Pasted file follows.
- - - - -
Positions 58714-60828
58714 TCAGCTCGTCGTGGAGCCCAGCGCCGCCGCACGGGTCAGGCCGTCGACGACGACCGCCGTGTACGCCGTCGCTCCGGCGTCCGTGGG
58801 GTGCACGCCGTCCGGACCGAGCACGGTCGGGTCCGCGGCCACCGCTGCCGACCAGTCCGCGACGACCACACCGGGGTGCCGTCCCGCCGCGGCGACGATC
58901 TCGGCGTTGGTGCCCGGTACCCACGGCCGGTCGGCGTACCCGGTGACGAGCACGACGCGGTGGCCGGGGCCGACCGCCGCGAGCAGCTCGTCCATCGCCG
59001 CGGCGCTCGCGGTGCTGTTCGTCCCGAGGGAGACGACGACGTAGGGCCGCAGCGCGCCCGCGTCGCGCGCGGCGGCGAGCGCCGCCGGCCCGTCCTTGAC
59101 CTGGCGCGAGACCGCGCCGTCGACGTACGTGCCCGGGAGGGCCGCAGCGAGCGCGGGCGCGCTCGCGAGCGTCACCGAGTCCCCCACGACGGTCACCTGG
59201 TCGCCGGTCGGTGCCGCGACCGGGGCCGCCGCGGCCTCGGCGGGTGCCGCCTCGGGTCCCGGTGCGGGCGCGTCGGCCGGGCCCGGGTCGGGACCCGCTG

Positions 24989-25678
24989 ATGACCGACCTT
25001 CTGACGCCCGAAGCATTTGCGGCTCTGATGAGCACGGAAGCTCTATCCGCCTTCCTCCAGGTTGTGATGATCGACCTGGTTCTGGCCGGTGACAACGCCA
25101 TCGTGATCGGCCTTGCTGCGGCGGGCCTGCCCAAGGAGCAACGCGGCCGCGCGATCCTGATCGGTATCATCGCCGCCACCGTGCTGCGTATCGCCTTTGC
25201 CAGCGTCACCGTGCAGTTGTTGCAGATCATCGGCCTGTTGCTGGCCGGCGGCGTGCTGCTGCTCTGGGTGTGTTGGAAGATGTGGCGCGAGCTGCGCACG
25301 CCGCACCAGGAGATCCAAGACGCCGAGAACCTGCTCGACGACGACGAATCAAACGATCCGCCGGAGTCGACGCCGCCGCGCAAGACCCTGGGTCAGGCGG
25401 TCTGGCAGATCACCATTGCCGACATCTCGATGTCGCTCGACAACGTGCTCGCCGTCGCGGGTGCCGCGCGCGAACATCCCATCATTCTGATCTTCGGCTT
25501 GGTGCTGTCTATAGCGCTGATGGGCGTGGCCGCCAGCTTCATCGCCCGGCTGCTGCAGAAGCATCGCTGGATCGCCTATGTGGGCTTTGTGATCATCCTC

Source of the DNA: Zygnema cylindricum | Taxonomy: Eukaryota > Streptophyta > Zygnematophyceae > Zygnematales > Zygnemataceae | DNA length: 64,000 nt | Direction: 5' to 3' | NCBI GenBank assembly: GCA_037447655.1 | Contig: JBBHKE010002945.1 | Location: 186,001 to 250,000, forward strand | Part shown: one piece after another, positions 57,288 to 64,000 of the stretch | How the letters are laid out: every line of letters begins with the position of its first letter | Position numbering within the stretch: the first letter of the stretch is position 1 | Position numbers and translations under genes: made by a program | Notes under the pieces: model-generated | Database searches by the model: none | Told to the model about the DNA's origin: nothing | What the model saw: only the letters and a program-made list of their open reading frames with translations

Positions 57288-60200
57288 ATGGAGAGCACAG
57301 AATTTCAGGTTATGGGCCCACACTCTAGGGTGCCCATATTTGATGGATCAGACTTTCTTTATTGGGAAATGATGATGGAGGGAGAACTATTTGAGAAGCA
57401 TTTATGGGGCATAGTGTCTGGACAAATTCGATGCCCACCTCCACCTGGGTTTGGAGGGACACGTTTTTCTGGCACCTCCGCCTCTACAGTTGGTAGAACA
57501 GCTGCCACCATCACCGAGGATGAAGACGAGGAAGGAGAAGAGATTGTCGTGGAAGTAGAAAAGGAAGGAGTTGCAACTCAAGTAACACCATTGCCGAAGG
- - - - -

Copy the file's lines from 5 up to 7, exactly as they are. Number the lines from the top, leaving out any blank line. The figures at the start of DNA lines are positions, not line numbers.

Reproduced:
59001 CGGCGCTCGCGGTGCTGTTCGTCCCGAGGGAGACGACGACGTAGGGCCGCAGCGCGCCCGCGTCGCGCGCGGCGGCGAGCGCCGCCGGCCCGTCCTTGAC
59101 CTGGCGCGAGACCGCGCCGTCGACGTACGTGCCCGGGAGGGCCGCAGCGAGCGCGGGCGCGCTCGCGAGCGTCACCGAGTCCCCCACGACGGTCACCTGG
59201 TCGCCGGTCGGTGCCGCGACCGGGGCCGCCGCGGCCTCGGCGGGTGCCGCCTCGGGTCCCGGTGCGGGCGCGTCGGCCGGGCCCGGGTCGGGACCCGCTG